If you were an innocent victim caught in the crossfire between two opposing forces and suffering most of the collateral damage, would you want a say? Even if there was no war but the country in which you grew up divided into two, might you want to be heard?
Clearly you would in either circumstance. The world’s view would be that you should have a voice. However, if you are a child whose parents are separating or already separated, you have no such right even though what happens at that time will affect you for the rest of your life. I know that not just from reading research studies but also from what I hear from my adult mediation clients who themselves went through parental separation.
Simon Hughes when in the coalition government thought that every child over a certain age should be entitled to speak to an independent person whether or not there was conflict between their parents. Whilst undoubtedly a great idea which is endorsed by what children and young people say they would like, that was always going to founder on the issue of who would pay for that to happen. It isn’t going to be funded in a country where we can’t provide enough places for vulnerable mentally ill young people who need urgent care.
Parents aren’t going to pay for their children to speak when they haven’t agreed to that happening. And there is the problem. Even in mediation where it is absolutely clear to the mediator that children’s views should be canvassed, that first requires parental consent. There is of course a well established system where mediators who are trained to do so can talk directly to children. Whether that is appropriate is the mediator’s decision.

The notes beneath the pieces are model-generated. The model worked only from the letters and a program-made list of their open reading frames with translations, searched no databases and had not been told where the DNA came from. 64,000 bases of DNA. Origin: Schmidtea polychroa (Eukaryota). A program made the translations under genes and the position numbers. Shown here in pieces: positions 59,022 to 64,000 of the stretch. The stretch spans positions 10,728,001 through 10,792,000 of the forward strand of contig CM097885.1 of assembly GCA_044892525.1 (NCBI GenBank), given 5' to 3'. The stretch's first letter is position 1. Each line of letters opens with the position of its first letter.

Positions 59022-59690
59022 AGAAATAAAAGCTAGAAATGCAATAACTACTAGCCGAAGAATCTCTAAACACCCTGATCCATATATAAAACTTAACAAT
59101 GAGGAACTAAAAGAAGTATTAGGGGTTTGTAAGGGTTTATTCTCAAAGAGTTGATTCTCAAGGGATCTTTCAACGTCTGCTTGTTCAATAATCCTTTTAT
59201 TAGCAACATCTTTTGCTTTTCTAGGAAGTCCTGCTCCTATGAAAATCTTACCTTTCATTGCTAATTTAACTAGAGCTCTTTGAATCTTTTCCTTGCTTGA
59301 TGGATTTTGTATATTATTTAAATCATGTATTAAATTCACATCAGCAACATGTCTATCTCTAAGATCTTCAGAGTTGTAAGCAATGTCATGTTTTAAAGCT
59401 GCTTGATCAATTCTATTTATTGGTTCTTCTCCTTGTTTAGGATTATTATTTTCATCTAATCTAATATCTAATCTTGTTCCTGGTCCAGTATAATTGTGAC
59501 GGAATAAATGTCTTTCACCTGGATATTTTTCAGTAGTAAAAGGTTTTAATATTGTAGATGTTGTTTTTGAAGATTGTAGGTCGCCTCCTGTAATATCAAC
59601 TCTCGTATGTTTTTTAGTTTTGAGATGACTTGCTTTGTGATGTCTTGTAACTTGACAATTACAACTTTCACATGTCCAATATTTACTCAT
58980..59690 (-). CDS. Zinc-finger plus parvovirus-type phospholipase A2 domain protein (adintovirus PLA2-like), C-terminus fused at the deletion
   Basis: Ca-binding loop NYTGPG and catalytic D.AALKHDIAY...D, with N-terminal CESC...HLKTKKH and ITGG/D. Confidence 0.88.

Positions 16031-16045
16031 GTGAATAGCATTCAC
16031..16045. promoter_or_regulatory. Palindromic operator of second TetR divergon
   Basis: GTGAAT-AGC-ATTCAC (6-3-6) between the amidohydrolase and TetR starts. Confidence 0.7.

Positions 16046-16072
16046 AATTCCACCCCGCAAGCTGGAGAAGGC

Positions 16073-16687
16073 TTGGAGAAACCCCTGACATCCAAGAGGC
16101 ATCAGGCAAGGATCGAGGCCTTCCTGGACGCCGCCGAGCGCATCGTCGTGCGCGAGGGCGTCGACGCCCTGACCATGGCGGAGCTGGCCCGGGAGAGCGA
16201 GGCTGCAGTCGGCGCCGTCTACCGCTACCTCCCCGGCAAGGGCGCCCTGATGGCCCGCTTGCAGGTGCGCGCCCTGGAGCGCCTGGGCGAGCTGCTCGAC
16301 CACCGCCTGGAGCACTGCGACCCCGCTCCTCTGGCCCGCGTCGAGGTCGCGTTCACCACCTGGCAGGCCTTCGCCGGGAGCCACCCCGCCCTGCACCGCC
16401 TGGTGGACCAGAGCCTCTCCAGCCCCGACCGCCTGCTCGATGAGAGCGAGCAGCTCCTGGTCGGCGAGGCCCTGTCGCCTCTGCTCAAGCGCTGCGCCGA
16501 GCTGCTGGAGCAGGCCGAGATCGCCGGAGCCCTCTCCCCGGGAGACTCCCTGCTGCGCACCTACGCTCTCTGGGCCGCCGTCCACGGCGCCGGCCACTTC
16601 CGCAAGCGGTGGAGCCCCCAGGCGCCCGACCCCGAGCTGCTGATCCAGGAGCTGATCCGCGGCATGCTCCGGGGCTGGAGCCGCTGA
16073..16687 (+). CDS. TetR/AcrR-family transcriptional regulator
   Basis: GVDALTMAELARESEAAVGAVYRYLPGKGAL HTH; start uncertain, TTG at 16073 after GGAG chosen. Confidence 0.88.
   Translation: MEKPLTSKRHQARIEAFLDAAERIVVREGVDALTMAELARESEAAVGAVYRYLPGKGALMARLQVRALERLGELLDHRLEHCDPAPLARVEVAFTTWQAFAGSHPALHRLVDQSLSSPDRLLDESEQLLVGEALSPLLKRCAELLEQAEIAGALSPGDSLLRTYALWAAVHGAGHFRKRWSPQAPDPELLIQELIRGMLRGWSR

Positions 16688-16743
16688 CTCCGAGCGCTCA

There are many cases where having the direct words of the children brought into the parental mediation, usually through the mediator delivering feedback as agreed with the children, can help shift parents who are stuck. That isn’t confined to older children. However it is clear that when the Children Act ensures that wishes and feelings will be taken into account where appropriate, it should be self-evident that the views of children who are of such an age that the mediator knows they would be relevant in determining a court application should be introduced to the mediation.
I know that in those relatively few cases where parents have agreed to my speaking to their children, those views have almost always assisted the parents when making their own decisions. It’s a little hard to maintain that there is only a problem on one side when told that your child thinks you could both do better.
Why do so few parents agree? I don’t think that it is the cost, certainly not primarily. Some they say they don’t want their child to have to talk to a stranger. I get that but, after all, if there is a court application, the chances are that they will. Also a child has to agree to see the mediator. Some decline to do so. It seems to me that it is often a fear of what their children might say if given a chance to speak freely. I think there is a general societal reluctance in this country to respect and value the honest opinions of children however cute people find those television programmes which eavesdrop on them.
One thing I do know is that those children with whom I have met respect the purpose of our meeting and all appear actively to value having the chance to speak to someone whom they know is neutral. They want to speak and to be heard. They surely are entitled to both.Share: